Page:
By Claudia Collins.
A Wedding in a Small Country Town
Part 3: Puffy Pink Sleeves
Bronwyn’s father and her stepmother had taken her on a trip to the UK and Europe to celebrate her getting her HSC. It had also been a chance to catch up with relatives and friends they hadn’t seen since they had emigrated from Wales when she was six.
Having a dual passport made it easy for her to get a work visa. After her father and Polly returned to Australia, Bronwyn remained behind pulling beers in pubs and performing at lesser known venues, festivals, and any other place that offered her an opportunity to sing. It took her seven years to become an overnight success.
‘I’ve got my mojo working but it just don’t work on you.’ Yeah, I was singing that when I was “discovered” at that Open Mic in Cardiff, and my mojo sure did work on Bernie Bolton. He might have been fat, fifty, and gay, but Bernie was a star-maker and he made me a star!
He found the right musos to back her – a lead guitarist from Dorking, a bass player from Edinburgh, and a drummer from Kilkenny. Within six months “The Choosy Beggars” had released their first album with a number one single and a second song racing up the charts. The band proved to be a smash hit at the Glastonbury and Edinburgh music festivals and a European tour followed. They worked hard and played hard, experimenting with marijuana and cocaine. When their album went platinum a tour of the States was announced. A week later Hilary’s wedding invitation arrived in the mail. Bronwyn and Hilary, known as “Mouse”, had been close through school and had stayed in contact over the years.
‘We could tour Australia as well as the US, but I want two weeks off after the Melbourne dates so that I can visit my family and be a bridesmaid at my best friend’s wedding.’ It wasn’t hard to convince Bernie or the guys in the band.
Bronwyn’s father picked her up from the Windsor in Melbourne. She soon settled in. ‘How lovely it is to be back home in Linton, though I swear I’ve gained ten pounds from eating all the fabulous food you and Polly have cooked,’ she said to her dad.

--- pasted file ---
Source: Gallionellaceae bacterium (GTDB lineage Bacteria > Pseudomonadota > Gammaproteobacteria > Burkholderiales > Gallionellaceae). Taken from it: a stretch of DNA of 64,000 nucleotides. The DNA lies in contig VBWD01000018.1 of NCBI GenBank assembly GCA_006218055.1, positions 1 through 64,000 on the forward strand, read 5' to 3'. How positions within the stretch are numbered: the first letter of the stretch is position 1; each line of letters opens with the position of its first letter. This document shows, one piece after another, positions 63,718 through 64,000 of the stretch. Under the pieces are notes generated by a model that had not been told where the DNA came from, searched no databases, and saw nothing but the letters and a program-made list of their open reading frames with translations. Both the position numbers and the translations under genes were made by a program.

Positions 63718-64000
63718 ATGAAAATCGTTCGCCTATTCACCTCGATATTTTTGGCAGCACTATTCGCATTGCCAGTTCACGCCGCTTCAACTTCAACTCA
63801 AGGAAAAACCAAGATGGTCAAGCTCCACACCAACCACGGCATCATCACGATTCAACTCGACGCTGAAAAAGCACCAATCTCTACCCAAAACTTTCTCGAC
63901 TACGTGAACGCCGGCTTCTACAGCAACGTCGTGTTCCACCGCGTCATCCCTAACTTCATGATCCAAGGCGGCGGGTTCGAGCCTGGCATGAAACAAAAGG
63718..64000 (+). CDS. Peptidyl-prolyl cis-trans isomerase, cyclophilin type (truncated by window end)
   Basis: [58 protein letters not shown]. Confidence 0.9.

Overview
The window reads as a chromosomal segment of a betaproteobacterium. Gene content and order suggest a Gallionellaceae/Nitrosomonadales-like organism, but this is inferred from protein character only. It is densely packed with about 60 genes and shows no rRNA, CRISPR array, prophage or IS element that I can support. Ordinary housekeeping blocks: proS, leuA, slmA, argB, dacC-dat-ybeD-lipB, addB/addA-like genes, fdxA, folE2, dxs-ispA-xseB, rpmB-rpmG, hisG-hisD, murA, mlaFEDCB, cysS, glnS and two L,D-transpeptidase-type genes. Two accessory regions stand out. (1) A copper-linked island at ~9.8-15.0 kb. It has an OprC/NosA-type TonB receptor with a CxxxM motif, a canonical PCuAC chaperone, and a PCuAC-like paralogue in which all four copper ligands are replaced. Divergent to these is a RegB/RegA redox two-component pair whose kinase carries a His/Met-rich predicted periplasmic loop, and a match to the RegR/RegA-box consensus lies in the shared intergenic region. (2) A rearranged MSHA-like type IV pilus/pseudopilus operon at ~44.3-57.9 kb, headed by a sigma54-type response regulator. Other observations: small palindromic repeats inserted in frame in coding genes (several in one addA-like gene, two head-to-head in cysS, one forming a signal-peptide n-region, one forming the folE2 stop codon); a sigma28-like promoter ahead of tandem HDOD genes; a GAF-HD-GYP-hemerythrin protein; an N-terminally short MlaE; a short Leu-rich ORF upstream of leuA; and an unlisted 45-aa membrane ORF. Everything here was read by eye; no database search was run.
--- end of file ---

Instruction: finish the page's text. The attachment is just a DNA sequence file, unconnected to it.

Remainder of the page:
‘You look wonderful, Mouse, positively radiant,’ Bronwyn greeted her friend. Still tiny and full of energy, Hilary had cut her hair to shoulder-length and wore contact lenses now instead of glasses.
‘I haven’t been called Mouse in years,’ Hilary laughed and gave her a hug. A real hug, not a showbiz hug with air-kissing to each cheek. ‘Wait until you see Angela. She’s married to Brendan Kelly and pregnant. Five months, but barely showing. And Brian married a girl called Rhonda from Ocean Grove. We all reckon they’re having twins. She’s huge!’
‘I never thought anyone would be able to tame the Kelly twins – and Angela will be your sister-in-law once you marry Joey. I had such a crush on him in high school but even back then he had a thing for you, and he wasn’t the only one. I always thought you would marry Bobby. The two of you were inseparable. Is he coming to the wedding?’
‘I haven’t seen him since I left here to live in New Zealand. He’s been invited but he never replied.’ Hilary looked sad for a moment and then she brightened. ‘I’m so glad you could come.’
The hens’ night was low-key, but fun. Bronwyn enjoyed catching up with Angela and meeting Rhonda. The two redheads were the other bridesmaids, though Hilary told her she was worried that Rhonda might give birth before, or even worse, during the wedding.